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Dealing with Mental Health and Employment during a Pandemic

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Lea Randalls

Since Monday the 19th of October, more than £12,000,000 (12 million), has been made available to support 9,000 people find work, develop new skills, and retrain to enhance their chances of securing a new job. The West London Alliance, which includes Hillingdon, has welcomed the additional funding. As of September 2020, 8.1% of London’s residents were claiming benefits compared to 6.5% across the rest of the UK. This 8.1% equates to 77,500 extra claimants. As of July 2020, there were over 363,000 people across the west London alliance boroughs on furlough. Which is more than a quarter of London’s total!

The labour market in London has been hit harder by Covid-19 than the rest of the UK, while the capital’s economic recovery has also been weaker. A review of London’s economy shows there have been huge falls in the number of workers on company payrolls in the capital, and in the number of new job postings than elsewhere in the country. By October, there had also been a 170% increase in the number of people in London claiming unemployment-related benefits. Across the UK, new unemployment-related claims increased by 120% over the same period


 

With this huge number of unemployment, it is important that we look after the mental health of the unemployed, as well as the employees who have kept their jobs. Not having a job can also impact on someone’s sense of identity, financial situation, weekly routine, and social participation. For some people this leads to problems, such as withdrawing from day to day activities and generally not looking after their health.

We have all been going through a global pandemic together and for some people this time of isolation has felt very lonely. The pandemic has affected day to day normalities for everyone and will have impacted many aspects of people’s lives.

The pandemic has also affected a lot of people’s mental health whether they are employed or unemployed. In this blog, there are some tips and tricks on how you can improve your mental health, as well as supporting your employees and colleague’s mental health.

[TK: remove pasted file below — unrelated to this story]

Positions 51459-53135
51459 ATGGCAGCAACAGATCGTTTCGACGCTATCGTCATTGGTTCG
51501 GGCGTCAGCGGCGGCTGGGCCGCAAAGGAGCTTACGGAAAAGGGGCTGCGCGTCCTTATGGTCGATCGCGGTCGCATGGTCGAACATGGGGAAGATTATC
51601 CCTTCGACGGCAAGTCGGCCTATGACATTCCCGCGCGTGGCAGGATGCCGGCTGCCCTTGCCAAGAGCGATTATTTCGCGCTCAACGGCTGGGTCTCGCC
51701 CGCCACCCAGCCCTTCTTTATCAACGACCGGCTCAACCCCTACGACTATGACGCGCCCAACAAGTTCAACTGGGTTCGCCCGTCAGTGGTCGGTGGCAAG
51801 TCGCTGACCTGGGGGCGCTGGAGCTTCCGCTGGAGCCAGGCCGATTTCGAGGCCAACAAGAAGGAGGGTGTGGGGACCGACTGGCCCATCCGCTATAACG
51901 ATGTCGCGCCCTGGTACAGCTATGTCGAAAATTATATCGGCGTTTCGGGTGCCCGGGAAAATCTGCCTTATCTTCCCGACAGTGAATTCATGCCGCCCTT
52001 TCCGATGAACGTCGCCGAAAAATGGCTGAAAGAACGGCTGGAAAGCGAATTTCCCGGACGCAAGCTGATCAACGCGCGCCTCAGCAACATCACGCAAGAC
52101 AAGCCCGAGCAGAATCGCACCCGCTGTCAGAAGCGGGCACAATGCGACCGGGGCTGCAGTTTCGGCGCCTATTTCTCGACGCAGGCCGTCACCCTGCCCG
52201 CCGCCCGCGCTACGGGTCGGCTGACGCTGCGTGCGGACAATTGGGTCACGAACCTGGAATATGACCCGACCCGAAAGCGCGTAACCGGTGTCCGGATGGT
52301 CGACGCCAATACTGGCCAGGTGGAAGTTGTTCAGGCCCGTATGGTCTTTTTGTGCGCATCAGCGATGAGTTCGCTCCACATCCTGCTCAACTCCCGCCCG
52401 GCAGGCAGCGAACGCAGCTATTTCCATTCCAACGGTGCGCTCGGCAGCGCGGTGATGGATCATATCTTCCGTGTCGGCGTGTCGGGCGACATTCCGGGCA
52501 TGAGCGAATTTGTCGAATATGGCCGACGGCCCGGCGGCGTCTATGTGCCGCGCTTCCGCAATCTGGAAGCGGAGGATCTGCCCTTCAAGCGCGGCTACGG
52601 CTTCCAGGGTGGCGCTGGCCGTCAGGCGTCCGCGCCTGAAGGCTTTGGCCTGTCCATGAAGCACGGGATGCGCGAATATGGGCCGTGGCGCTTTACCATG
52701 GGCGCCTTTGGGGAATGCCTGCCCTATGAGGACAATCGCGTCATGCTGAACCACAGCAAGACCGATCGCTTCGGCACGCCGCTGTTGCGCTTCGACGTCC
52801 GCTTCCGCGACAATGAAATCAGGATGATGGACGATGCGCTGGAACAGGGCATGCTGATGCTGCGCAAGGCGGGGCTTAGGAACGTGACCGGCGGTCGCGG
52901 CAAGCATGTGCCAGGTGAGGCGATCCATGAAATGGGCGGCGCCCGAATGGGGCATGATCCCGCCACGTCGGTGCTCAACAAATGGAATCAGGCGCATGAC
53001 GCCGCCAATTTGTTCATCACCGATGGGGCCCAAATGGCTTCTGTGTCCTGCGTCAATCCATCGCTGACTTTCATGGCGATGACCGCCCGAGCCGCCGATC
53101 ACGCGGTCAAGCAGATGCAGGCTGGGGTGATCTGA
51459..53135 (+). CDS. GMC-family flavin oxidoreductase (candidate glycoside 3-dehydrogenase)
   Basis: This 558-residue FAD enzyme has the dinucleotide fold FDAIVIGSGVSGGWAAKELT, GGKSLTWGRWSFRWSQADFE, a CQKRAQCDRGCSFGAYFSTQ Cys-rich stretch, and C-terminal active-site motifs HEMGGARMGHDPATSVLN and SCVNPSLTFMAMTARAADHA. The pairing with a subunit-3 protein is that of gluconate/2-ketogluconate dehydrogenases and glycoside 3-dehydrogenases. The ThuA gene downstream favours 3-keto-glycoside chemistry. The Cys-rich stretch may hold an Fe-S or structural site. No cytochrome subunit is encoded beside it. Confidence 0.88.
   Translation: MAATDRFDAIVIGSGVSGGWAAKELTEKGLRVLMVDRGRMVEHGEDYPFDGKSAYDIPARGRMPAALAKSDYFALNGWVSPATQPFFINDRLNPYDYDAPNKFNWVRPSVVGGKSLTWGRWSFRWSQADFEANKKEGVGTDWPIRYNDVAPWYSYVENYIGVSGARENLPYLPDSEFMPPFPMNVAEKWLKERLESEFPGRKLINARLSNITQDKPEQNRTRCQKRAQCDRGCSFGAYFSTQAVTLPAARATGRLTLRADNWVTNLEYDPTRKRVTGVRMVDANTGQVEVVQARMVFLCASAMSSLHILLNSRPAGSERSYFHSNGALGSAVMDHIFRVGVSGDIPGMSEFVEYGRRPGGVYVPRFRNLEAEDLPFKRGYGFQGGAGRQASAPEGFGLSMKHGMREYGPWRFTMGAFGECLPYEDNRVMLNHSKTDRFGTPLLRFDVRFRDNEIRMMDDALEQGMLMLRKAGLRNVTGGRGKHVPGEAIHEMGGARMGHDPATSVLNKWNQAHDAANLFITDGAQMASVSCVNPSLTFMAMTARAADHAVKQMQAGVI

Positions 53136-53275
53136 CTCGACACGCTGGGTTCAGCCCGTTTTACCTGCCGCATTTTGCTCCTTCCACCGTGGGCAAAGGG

You must be kind to yourself; it can be easy to talk negatively to yourself. The first step is to challenge the negative thoughts you might have. It is also important to keep your daily routine.  You might find you can easily lose momentum when you do not have the structure of being employed. Following a routine will help you to be more productive, and you will be able to maintain a healthy rhythm in your life, which in turn could lead to a new job opportunity.

Create a job search plan. It is easy to get overwhelmed by job hunting. Try breaking big goals into small, manageable tasks, such as re-doing your CV and applying for jobs. If you have a plan you should hopefully find you are more organised and motivated with your job search. 

Staying Healthy! The saying ‘a healthy mind lives in a healthy body’ is true if you are going through a period of unemployment. Try to exercise regularly and maintain a healthy diet. If you have a healthy mind, the chances are you will be more successful in your job search. This clear mind will allow you to clearly assess what is important for you in your next employment venture.

You must remember the positives!! Try writing a list of all the moments where you have succeeded! Write down a list of positive traits you hold, this will give you a confident boost, which will shine through during your interview process and in turn the employer will be drawn to your positive mindset.